Meet Mick. He’s our Head of Operation Workforce Planning, and has been instrumental in Roke receiving a Defence Silver ERS Award for our commitment to the Armed Forces community. We caught up with him to discuss his transition from the military to the corporate world, the complexities of ensuring the right Rokies take on the right jobs and his never-ending DIY commitments away from his desk.
Tell us about your military background?
My early career was spent planning and participating in large scale state ceremonial occasions in London; everything from ‘routine’ events like Trooping the Colour, State Opening of Parliament and State Visits from overseas Heads of State, to more significant milestones such as HM Queen’s Jubilees/VE Days and Olympic Games. More latterly, I undertook a diverse range of roles including working on large infrastructure programmes, integrating next generation protected mobility vehicles on operations, organisational transformation and Defence Engagement; a role which involved spending a large amount of time on the road throughout Eastern Europe, the Middle East and Africa.
Why did you join Roke?
I left the military and initially joined KPMG in order to undertake an operational role in the Tech Enablement and Operational Transformation Practice Areas. I was subsequently drawn to Roke by an opportunity to join the Defence Business Unit in a more people-focussed role, before moving on into the role of Head of Operational Workforce Planning. I was aware of Roke due to its strong pedigree of delivering life-saving and game changing capability in the Defence sector. That connection between the mission of the business, and my own personal experiences and professional motivations told me we were a good fit!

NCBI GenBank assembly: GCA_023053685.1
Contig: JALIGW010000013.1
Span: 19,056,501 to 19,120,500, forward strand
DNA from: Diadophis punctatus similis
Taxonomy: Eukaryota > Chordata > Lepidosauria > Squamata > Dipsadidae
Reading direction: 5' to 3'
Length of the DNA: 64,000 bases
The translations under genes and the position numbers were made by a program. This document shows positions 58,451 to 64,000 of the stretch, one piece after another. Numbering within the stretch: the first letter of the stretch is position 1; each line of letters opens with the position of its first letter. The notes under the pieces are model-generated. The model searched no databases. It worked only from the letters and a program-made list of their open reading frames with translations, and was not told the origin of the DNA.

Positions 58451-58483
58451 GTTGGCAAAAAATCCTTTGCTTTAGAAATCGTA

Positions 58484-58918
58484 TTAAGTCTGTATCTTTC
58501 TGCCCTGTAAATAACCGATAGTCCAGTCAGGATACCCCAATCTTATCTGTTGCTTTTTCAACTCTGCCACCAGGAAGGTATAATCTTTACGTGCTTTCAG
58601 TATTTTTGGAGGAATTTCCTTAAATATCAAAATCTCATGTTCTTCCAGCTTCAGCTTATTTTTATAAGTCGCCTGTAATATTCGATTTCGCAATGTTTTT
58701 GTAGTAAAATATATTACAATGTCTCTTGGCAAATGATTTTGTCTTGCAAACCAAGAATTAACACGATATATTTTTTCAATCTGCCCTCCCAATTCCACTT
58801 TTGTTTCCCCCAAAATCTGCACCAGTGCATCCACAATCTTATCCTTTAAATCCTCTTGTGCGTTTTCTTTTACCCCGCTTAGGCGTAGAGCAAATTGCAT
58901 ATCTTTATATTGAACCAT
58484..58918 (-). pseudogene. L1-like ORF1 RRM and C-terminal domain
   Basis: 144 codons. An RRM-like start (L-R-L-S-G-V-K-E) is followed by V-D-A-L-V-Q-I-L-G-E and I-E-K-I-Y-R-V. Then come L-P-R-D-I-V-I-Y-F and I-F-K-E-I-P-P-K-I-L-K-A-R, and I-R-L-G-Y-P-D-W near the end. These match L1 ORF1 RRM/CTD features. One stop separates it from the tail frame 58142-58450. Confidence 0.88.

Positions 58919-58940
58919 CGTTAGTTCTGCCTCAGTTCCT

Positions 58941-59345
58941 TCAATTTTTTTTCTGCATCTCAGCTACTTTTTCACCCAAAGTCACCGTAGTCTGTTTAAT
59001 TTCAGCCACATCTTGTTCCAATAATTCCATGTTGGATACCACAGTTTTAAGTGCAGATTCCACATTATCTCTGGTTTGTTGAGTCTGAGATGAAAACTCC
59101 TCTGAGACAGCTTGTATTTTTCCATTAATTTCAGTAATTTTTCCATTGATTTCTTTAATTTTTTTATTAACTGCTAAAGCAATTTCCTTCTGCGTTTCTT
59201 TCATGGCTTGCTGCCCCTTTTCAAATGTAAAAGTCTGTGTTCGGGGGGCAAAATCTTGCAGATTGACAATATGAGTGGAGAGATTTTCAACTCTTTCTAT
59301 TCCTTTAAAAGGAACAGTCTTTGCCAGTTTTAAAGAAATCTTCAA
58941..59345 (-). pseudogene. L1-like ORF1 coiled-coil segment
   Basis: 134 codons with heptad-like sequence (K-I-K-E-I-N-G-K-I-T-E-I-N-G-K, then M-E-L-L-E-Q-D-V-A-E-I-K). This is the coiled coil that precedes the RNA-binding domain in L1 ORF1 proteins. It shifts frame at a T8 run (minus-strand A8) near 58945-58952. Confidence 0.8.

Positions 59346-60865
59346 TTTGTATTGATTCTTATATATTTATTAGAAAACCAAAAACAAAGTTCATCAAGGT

What does a typical day at Roke look like for you?
It’s a cliché, however no two days are the same! Our team plays a crucial role in ensuring the right people are available at the right time to furnish the needs of the business. That can mean very strategic capacity planning, or the more immediate needs of placing engineers and consultants onto project work. It is archetypical ‘plate spinning’, both complex and challenging. That said, it is also very rewarding when the business performs well.
What do you enjoy most about working at Roke?
Lots! The sense of team spirit is certainly something that stands out; whether that be within our immediate team, or the wider business. We have excellent facilities across the business. On our site in Romsey, we have a gym, tennis courts and even a stretch of the River Test to fish! The degree of autonomy and flexibility means I am able to balance the vagaries of home life with my work commitments without compromise to either.
How has Roke supported you since you transferred to civilian life?
Our internal veteran’s network provides a community of like-minded folk who are always there to help new service leavers. The ability to have a safe place where questions can be asked without fear or risk to reputation is key to a successful transition from service life.
How have you applied your military experience to your work at Roke?
I’ve always tried to apply the same leadership principles of defining intent, empowerment and trust in those I lead. That, coupled with a good dose of servant leadership (‘what can I do to help’?), are equally applicable wherever, and whatever you lead. This approach has served me well in my post-service career.
What advice would you give anyone moving on from, or thinking of moving on from the armed forces?
The first question a service leaver should ask themselves is: ‘do I want a job, or do I want a career’? There is nothing wrong with either of those two pathways, however knowing which you want is a good place to start. The second would be to network, network and network again. There are plenty of successful veterans out there who are only too willing to help fellow service leavers.
What do you do when you’re not working?
Living in a period cottage means there is always plenty of DIY that needs to be done. I also have two sporty sons and a lively springer spaniel; all of which require a lot of exercise (and Dad’s taxi)!
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